“Two of these śrāmaṇeras have became buddhas in the east. One is called Akṣobhya in the land called Abhirati and the other is called Merukūṭa. In the southeast there are two buddhas. One is called Siṃhaghoṣa and the other is called Siṃhadhvaja. In the south there are two buddhas called Ākāśapratiṣṭhita and Nityaparinirvṛta. There are also two buddhas in the southwest. One is called Indradhvaja and the other is called Brahmadhvaja. In the west there are two buddhas called Amitāyus and Sarvalokadhātū- padravodvegapratyuttīrṇa. There are two buddhas in the northwest. One is called Tamālapatracandanagandhābhijña. The other is called Merukalpa. In the north there are two buddhas. One is called Meghasvaradīpa and the other is called Meghasvararāja. In the northeast there is a buddha called Sarva- lokabhayacchambhitatvavidhvaṃsanakara. And the sixteenth one is myself, Buddha Śākyamuni, who in this sahā world achieved highest, complete enlightenment.

“O monks! When we were śrāmaṇeras, each of us inspired immeasur- able hundreds of thousands of myriads of koṭis of sentient beings equal in number to the sands of the Ganges River. Those sentient beings who heard the teaching from me attained highest, complete enlightenment. There are sentient beings who still abide in the stage of a śrāvaka and whom I will inspire to attain highest, complete enlightenment. By means of this teach- ing, they will gradually enter the buddha path. Why is this?

“The wisdom of the Tathāgatas is hard to believe and hard to under- stand. Those incalculable sentient beings equal in number to the sands of the Ganges River who were inspired at that time were you, O monks, and those disciples who will be śrāvakas in the future after my parinirvāṇa.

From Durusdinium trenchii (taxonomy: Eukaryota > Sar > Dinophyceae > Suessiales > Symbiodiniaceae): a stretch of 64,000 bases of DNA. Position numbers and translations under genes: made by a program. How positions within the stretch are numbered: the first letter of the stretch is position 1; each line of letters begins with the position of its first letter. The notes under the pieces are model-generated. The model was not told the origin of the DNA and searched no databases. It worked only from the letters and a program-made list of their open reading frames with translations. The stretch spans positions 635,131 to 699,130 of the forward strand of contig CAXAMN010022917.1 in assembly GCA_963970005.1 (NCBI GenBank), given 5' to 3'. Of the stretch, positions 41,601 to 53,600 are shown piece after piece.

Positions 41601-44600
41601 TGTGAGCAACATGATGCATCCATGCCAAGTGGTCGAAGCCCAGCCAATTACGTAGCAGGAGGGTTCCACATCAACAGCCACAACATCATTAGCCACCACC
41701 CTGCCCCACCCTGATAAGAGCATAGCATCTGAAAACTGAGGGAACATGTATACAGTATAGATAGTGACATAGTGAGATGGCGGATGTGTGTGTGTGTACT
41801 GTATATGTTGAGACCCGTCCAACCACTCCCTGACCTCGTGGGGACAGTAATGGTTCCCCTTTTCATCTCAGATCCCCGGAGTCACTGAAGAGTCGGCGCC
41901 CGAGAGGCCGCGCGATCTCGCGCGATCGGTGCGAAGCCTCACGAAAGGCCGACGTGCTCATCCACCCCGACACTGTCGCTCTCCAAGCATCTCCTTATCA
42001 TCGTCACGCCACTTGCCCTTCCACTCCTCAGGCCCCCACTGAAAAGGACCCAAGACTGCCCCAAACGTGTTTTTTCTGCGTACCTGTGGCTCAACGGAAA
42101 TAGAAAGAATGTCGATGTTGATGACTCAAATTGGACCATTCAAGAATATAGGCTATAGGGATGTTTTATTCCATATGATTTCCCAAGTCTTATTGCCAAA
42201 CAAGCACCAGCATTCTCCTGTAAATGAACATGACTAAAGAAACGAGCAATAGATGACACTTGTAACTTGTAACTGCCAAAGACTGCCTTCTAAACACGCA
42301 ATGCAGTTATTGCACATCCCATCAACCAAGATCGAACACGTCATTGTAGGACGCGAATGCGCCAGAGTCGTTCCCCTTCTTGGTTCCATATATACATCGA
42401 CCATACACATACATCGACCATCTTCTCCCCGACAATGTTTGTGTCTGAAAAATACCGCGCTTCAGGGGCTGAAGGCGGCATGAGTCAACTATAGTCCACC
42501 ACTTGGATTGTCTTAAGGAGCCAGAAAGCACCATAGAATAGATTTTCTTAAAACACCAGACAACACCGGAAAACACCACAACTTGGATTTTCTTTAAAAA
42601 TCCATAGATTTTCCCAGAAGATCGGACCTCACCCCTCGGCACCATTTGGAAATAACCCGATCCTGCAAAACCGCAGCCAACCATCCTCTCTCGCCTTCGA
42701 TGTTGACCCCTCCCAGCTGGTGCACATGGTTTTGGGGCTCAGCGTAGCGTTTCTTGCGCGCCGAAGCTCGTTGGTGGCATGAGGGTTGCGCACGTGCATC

“After my parinirvāṇa there will be disciples who will not hear this sutra and will neither know nor understand the bodhisattva practice; yet through the merit they have acquired, the thought of extinction will awake in them and they will enter parinirvāṇa.

“I will become a buddha in another land with a different name. Although the idea of extinction has awoken in these disciples and they have entered parinirvāṇa, in that land they will still seek the wisdom of the buddhas and will then be able to hear this sutra. They can obtain parinirvāṇa only through the buddha vehicle. There are no other vehicles except the one taught through the skillful means of the Tathāgatas.

“O monks! When the Tathāgata realizes that the time of his parinirvāṇa is approaching, knowing that the assembly is pure, firm in belief and under- standing, has penetrated the teaching of emptiness, and has deeply entered meditation, he will then gather the assembly of bodhisattvas and śrāvakas together and teach this sutra to them. In this world there is no second vehi- cle through which one can attain parinirvāṇa; only through the single buddha vehicle can one attain it.

“You should know, O monks, that the Tathāgata through skillful means deeply penetrates the dispositions of sentient beings. Knowing their incli- nation toward the inferior teachings and that they are deeply attached to the desires of the five senses, he teaches nirvana for their sake. If they listen, they will accept it.

“Suppose in a desolate, fearful place there were a dangerous road five hundred yojanas long. There is a large group that wants to travel along this road to reach a place where there is great treasure. They have a leader who is wise and penetrating and who knows the passable and impassable parts of this dangerous road very well. Although he wants to guide these people past the danger, they become exhausted along the way. Addressing the leader they say:

We are extremely tired and frightened. We cannot go any further. We are still far away from our destination, and we want to turn back.

“The leader, knowing many skillful means, thinks:

 

These people are to be pitied. How could they want to turn back and abandon the great treasure?

“After thinking this the leader, through his skillful means, magically creates a city three hundred yojanas away along the dangerous road. He addresses the people, saying: